Here it was – the Catholic guilt. My fear of judgment, which had lain dormant for years since my schoolgirl days, now rose in my throat as I waited for the priest to exit the Church of Santo Gemine and smile down at the flower mosaic of a dove I had helped create at his feet. But as the doors opened, he instead swung one foot out from under his robe and absentmindedly booted the dove’s feathers across the cobblestones.
The Italian crowd cheered. I swore.
The night before, having finished up work on a nearby archaeological excavation, I had been wandering the streets of San Gemini, a medieval-era town north of Rome, when a yellow-permed and rhinestone-bedazzled grandmother hissed, “Veni qui” from a nearby doorway. Pulling me through and sitting me down before a hill of red, yellow, and even green carnations, she presented a white one to me. Before I could take it, she grabbed the petals and rent it off its stem like she was wringing a chicken’s neck. She smiled encouragingly, her sewing scissors quickly chewing the flower into bite-size pieces collecting in a shoebox at her feet.
I would not realize until much later that I had been dragged into one of the Infiorata flower-art festivals which are held across Italy throughout May and June. It was lost in translation as she spoke Italian to me and I responded in English. For three hours, we snipped as other nonnas swarmed through the room. She’d say something about “mio nipote," (her grandson), and they’d all look over at me. One of them, shaking her head, raised her pinky finger. (Too thin?) “Mangia,” she tsked, force-feeding me focaccia and rosemary roasted potatoes.
At midnight, the first nonna stood, pulling me out onto San Gemini’s snaking road. The stone pathway was now hidden under a natural mosaic of flowers, seeds, and coffee grounds, forming a tapestry of sunrises, crosses, and oceans that stretched between the churches at opposite ends of town. She planted me down at one of the designs – a half-completed stained-glass window of Jesus and Mary atop a paper outline like a coloring-book page – and disappeared. Around me, mothers brushed watery glue across paper and instructed their children: giallo fiore here, verde there. Fathers carried over baskets of coffee grounds and sand to sprinkle between the flowers. Old men criticized technique from the sidelines.
A young woman with a buzzcut grabbed my cheeks and, rubbing her finger across my chin and lips, nodded, “Bella.” But before I could blush, she held a mirror up to my new charcoal goatee and said, “Now do me!”
Once adorned, she handed me a cup of glue and boxes of carnations and sand to spread across a paint-by-numbers-style outline. As I contoured Mary’s cheekbones, she told me in broken English about the first Italian flower carpets, which can be traced back to Benedetto Drei, the florist who decorated the Vatican on the Feast Day of St. Peter and Paul in 1625. Today, she said, the Infiorata festivals are usually held nine weeks after Easter in celebration of Corpus Domini, the transformation of the bread and wine into the body and blood of Christ. Local families, friend groups, and even high school classes plan and sketch out their individual designs for months. When asked about rules for design choices and placement, she didn’t have a concrete answer, as if the town no longer needed a rulebook for something so engrained.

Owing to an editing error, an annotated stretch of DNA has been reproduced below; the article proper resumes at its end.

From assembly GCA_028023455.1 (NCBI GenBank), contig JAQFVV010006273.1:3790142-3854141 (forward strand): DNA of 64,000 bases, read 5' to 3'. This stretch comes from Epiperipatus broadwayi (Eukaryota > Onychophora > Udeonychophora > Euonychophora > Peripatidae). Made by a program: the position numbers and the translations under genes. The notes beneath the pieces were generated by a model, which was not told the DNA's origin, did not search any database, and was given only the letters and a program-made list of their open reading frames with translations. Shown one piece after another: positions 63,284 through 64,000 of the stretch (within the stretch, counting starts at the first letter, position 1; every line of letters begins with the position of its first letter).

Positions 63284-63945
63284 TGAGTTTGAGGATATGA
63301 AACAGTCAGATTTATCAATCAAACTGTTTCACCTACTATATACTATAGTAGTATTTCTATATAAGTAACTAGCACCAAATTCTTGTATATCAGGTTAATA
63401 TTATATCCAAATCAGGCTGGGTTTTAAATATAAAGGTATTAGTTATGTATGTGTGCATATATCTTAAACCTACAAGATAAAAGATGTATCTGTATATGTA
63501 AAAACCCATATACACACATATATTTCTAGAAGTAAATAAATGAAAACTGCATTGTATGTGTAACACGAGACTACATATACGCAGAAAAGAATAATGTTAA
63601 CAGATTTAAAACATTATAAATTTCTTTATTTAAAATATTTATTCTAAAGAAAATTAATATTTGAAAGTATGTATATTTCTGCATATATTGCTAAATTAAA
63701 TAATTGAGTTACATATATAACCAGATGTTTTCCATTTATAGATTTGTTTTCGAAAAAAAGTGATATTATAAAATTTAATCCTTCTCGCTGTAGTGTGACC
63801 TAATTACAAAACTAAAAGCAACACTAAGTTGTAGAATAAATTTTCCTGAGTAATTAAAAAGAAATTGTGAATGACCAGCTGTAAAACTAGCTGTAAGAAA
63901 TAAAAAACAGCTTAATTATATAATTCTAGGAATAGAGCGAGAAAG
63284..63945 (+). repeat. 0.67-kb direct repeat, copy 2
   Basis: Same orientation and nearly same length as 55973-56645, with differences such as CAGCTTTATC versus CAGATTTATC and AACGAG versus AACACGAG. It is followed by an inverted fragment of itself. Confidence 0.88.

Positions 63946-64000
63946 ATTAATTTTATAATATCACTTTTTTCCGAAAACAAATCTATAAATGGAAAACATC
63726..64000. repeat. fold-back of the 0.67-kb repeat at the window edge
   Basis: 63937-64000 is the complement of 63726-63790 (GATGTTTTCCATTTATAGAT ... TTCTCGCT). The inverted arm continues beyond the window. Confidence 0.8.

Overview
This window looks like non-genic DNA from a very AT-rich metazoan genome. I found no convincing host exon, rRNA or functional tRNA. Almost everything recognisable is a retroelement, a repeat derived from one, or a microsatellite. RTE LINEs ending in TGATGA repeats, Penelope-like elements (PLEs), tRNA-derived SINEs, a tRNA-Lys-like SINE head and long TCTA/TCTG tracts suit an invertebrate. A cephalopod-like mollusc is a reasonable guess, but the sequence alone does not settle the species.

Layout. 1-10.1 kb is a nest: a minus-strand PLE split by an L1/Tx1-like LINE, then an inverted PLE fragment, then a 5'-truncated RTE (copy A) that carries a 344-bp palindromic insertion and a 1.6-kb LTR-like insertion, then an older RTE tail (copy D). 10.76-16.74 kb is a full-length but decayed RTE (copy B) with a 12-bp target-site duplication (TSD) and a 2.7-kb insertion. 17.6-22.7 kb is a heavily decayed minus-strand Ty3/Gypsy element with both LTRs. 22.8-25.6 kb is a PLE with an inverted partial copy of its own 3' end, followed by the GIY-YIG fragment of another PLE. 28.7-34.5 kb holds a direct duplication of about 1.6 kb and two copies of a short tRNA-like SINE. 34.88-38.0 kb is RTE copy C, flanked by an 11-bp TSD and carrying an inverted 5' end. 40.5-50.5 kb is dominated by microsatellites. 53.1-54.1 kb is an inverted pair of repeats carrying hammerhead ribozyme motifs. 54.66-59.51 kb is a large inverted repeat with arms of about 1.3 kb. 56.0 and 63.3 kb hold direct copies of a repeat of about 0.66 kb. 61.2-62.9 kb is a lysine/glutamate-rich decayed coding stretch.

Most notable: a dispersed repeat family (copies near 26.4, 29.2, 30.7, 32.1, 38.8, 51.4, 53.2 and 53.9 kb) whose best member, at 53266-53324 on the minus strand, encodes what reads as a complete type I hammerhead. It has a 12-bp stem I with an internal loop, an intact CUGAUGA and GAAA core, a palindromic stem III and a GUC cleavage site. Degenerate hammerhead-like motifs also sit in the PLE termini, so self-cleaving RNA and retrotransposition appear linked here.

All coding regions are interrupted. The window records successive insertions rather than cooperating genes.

Hours later, with the sun barely breaking over the high stone walls, the nonna returned and the three of us sat at a nearby café, where I threw back espresso shots and napped while she yelled at the street sweeper who’d gotten too close to a crucifix of sand. The hours crept by, the day-trippers multiplied, and the espresso had turned to vino when a man in denim loafers and a mesh PRIDE tank top broke through the crowd. “Mio nipote!” the nonna shouted, winking at me with a matchmaker’s satisfaction as her (clearly uninterested) grandson shrugged and rolled his eyes.
Finally, at five p.m., the church bells clanged and the Catholic guilt rose and the priest strode the length of the tapestry, destroying it more with each step. I turned to the nonna, indignant, ready to translate her Italian curse, but instead found her crying softly. “Isn’t it lovely?” the mustached woman – who had neglected to tell me this would happen – called out, as everyone followed the priest up the central road and through every design on the way to the other church. The crowd swept us up, and we were lost to it and to each other.
In the upcoming days, I would ask Italians on trains and in bars about the Infiorata festival. Some would speak of the flowers themselves, signs of Christ’s rebirth. To my surprise, many would shrug lightly when I asked about their destruction, as if perplexed that I thought these delicate displays should last forever. One woman would say that in her hometown, it’s the children allowed to play on the designs who destroy them, not the priest – as if one manifestation of joy was giving way to another.
But all agreed that I could still cherish the experience I had, even if I had to let it go – a concept I wasn’t yet able to put into words myself that night, as I walked back to my hotel and came upon one last floral image, a coffee-grounds goblet filled with red carnations. But shrugging and laughing lightly, I clipped it with my foot anyway, spilling the wine into the street.
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Kerry is a committed freelance writer and archaeologist. When she isn’t following modern-day moonshiners on writing assignments or digging up ancient trash, she likes to bring the living along on cemetery tours.